their charges proved to be true.
George Z. Medalie, United States
Attorney, assigned William B. Her.
lands, his assistant, to investigate.
Mr. Herlands said that the defendants
had accused John A. Kett and M. W.
Rodney, members of the staff of Alaa
G. Straigh, chief of the Secret Serv
ice of thia district.
Both Kett and Rodney denied that
i the prisoners had been abused. Police
| Chief Edward Quirck of Yonkers
j made a similar denial
I WIND WRECKS VA. CONVICT
I CAMP AND ENDANGERS LIVES
OF 100 PRISONERS
Richmond, Va., (CNS) One hun
dred Negro’convicts narrowly escaped
death at 2 o’clock the morning of
January 26, when the building that
! housed them, as they were chained to
S their bunks, was blown down at a
prison camp near this city.
Guards extricated the men from the
i wreckage and there was no attempt
! to escape. One. man, slightly injur
ed, was brought to the penitentiary
here for treatment, Stoves 5 in the
building were overturned, but the live
coals fell on a concrete floor and did
not caus.e a general fire.
Major Rice M. Yoael, superintend
ent of the penitentiary, who made an
investigation, said that the lack of
any attempt at a break for freedom
and the excellent discipline shown by
j the men during their trying exper
ience were regarded by him as ‘a com
pliment to both guards and prison
by R. A. ADAMS
(The Literary Service Bureau)
Heed not when men may senseless
“Just take life as you find it,”
And what you hear of ‘luck,’ or ‘fate’,
'Twere wisdom not to mind it,
For every man is, verily,
Master of his own destiny,
t i! * [■-*• ij
Note this: Dreams never “just come
Success comes by contriving
What noblest is and best, to do,
And unremittent striving
.In every way by which you can
For consummation of your plan.
Let us therefore, remember this—
With fullest credence take it;
Let men think right, or think amiss,
Life still is what we make it,
Ahd we, acknowledge or denied,
Must our own destiny decide.
by Videtta Ish
MAKING CHILDREN WAIT
(The Literary Service Bureau)
Children are human beings—even
little children. And this should be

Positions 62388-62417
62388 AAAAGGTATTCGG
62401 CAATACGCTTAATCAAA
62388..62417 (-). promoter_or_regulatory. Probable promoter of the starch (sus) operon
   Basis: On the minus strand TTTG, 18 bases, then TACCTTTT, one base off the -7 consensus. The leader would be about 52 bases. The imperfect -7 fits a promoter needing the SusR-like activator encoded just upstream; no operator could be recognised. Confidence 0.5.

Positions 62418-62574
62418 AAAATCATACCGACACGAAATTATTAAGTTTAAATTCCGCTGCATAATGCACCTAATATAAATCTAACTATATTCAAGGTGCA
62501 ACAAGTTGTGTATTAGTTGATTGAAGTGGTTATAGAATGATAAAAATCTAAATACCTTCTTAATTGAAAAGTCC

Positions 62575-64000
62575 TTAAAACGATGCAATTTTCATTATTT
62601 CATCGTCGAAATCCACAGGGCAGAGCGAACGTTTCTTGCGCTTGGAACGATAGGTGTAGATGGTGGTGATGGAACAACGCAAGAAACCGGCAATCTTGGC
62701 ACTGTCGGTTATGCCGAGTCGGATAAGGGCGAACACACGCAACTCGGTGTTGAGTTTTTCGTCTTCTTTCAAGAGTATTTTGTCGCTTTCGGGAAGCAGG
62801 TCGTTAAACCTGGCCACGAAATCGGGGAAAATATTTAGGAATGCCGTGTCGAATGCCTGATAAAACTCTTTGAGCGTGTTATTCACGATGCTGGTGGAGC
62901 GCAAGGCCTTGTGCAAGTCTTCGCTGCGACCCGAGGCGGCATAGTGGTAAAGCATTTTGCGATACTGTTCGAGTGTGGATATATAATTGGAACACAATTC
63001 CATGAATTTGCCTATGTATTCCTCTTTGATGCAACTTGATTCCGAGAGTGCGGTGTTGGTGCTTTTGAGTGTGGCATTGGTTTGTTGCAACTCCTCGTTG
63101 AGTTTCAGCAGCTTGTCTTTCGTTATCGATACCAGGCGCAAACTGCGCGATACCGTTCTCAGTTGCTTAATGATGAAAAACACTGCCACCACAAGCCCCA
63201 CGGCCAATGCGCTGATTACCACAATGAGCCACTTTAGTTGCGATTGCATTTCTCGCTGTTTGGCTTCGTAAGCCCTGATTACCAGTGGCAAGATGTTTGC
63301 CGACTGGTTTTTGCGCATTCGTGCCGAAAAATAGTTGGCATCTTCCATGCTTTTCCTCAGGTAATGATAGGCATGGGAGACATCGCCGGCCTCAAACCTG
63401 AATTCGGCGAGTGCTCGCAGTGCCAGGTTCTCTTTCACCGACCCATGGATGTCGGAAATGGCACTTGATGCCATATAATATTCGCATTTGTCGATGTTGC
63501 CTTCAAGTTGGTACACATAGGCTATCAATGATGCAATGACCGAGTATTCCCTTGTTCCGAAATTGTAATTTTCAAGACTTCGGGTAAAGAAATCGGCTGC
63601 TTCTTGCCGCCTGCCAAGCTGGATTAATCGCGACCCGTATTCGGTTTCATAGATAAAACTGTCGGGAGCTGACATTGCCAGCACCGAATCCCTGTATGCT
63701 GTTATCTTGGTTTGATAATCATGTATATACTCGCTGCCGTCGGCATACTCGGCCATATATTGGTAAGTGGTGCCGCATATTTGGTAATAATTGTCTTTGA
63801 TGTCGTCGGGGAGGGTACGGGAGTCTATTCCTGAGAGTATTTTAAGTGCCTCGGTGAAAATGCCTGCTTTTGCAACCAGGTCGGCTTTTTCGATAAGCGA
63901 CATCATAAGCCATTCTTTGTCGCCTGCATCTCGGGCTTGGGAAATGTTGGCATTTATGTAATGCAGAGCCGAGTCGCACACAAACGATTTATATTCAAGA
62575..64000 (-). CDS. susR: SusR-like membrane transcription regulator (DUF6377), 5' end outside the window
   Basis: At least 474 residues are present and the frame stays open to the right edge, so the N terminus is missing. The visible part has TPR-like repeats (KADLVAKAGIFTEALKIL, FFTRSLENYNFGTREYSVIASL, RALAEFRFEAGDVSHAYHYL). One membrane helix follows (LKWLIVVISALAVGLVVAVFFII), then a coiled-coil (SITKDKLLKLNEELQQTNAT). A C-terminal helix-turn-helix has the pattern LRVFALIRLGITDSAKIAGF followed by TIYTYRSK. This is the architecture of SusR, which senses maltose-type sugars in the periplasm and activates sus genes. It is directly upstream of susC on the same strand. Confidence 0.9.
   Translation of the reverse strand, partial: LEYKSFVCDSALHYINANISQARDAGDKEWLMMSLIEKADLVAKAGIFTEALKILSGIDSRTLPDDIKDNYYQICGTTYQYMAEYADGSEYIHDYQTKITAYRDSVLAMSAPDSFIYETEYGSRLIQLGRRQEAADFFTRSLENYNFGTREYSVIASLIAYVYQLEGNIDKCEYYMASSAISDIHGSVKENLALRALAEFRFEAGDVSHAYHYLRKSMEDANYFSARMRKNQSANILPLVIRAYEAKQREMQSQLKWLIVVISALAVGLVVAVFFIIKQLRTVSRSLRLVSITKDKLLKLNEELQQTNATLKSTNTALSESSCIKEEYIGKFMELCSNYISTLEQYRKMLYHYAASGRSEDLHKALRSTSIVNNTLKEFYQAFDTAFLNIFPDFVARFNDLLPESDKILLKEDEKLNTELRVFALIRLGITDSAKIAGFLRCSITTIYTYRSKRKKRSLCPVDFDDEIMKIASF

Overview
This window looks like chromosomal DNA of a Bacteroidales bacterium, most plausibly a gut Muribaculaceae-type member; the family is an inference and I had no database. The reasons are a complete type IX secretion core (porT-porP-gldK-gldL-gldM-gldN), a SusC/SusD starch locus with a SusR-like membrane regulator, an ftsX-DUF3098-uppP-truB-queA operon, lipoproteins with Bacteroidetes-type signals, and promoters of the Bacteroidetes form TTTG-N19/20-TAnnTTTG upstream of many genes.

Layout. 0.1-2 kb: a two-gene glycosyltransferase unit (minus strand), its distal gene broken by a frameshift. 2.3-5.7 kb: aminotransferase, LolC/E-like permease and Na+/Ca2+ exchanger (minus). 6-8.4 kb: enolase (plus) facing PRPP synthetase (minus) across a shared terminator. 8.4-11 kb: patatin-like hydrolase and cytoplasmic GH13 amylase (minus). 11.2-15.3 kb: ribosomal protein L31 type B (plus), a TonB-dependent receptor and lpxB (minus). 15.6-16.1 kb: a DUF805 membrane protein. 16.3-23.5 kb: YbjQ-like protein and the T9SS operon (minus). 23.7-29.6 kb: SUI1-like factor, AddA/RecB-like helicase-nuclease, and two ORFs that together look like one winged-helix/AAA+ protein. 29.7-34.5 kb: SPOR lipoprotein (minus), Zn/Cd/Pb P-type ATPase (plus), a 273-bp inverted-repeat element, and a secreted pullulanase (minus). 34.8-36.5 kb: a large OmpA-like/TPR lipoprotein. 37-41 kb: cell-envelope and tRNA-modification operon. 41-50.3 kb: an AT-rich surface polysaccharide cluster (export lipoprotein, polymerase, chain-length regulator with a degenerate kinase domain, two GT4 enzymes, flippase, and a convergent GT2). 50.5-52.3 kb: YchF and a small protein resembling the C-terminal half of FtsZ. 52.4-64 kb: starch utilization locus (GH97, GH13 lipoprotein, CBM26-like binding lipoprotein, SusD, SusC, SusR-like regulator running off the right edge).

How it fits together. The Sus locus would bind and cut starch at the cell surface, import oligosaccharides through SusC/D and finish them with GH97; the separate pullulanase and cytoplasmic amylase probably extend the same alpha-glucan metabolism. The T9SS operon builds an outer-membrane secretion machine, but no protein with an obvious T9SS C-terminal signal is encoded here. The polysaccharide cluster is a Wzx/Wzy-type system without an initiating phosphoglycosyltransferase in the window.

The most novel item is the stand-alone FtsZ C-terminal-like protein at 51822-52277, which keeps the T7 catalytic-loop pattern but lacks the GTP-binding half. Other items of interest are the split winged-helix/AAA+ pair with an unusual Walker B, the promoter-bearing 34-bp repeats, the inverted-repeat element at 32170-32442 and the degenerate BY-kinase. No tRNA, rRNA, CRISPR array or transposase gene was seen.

remembered in dealing with them.
All of us remember some thing that
seemed unfair. Among these is the
old custom of making children wait
while their elders eat. This was be
cause it was considered unwise and
almost disrespectful to have children
eat at the same table with the older
folk. Fears, anxieties, disappoint
ments, and childish anger were ex
perienced but the little sufferers did
not dare hint of such things. In fact,
as a general thing, they were not
near enough to give any indication of
displeasure. But, was it fair?
Because of such experiences I hare
had my children sit at the table with
the family and with our guests. Not
only is this justice to the children,
but it has its cultural influences.
Children will be more careful, eating
at the tabe with their elders than they
will be eatinc alone. But, anyway,
it seems almost barbarous to make
' children wait and be consumed by the
fear that the supply will be exhausted
—as is true sometimes!
WAR VETERANS TO CONSOLI
Atlanta. Ga„ (CNS) The Colored
I American War Veterans Association
1 PRESCRIPTIONS I
I JOHNSON |
If Drugstore 1
Our New Number, WE-0998 |
1904 No. 24th St. - Omaha
of this city and the North Carolina
1 ^ost are in a-movement to-consoli
date. Carl McGill, fiatiopal com
mander favors the proposed* consoli
dation. ' *■' •
i Buy Your Bottled ^
i Goods Ice-Cold at No l
) Extra Cost* from Our l
I'New Electric Refriger- ^
ated Bar. .
Robinson Drug Co. J
— —Frefe Delivery— jj
WE. 5000 f
I | Office Phone: WE 0213 t
i | Res. Phone: WE. 4409
1 Ray Lawrence Williams i
ATTORNEY AT LAW
} Room 200 24th & Lake Sts. T
f Tuchman Bldg. Omaha, Neb. *
! DRINK = !
I v GINGER ALE ;
i LIME RICKEY
“Be Sure—Drink IDEAL” f
j IDEAL Bottling Co.
I 1808 N. 20th St. WE. 3043 I
BEUEVED IN THE
POWER OF WANT-ADS
T'ODAY. jnet aa la George * Kington**
* time, the rarest method of *»>ruHng e
renter, a buyer, an employee or the mtfc
factory anrwcr to any other “Wert" W «e
"gh» public notice” of THAT »anu and
the moat economical medium of glrtng the
public notice of YOl'R nnU to tha »m»
Ad section of this newspaper
v - ■ ’>•
Modern Room for Rent. Near both
carlines, reasonable* Call WE. 2778.
3 Room Apartment and 1 Room
Kitchenette. Phone WE. 3707.
500 LBS. of CLEAN COAL—$1.95
Tom Bess;v Coal Co., JA. 2159.
Furnished apartment for rent. Call
after 3 P. M. We. 5524
FOR RENT—Kitchenette Apt, — 1
Single Room. AT. 7356.
24th & Lake St.
Tires and Tubes
Eedick Tower Garage
15th and Harney
ARE YOU CRITICAL ABOUT
YOUR LAUNDRY WORK?
of Course You Are.
Try Our Semi Flat at 6c per Pound
with Shirts Finished at 8c each
Edholm & Sherman
—LAUNDRY & DRY CLEANING—
2401 North 24th St. WEbster 6055
FORr— Well Planned Quality...
O -- 0 We. 1750
2418-20 Grant St Omaha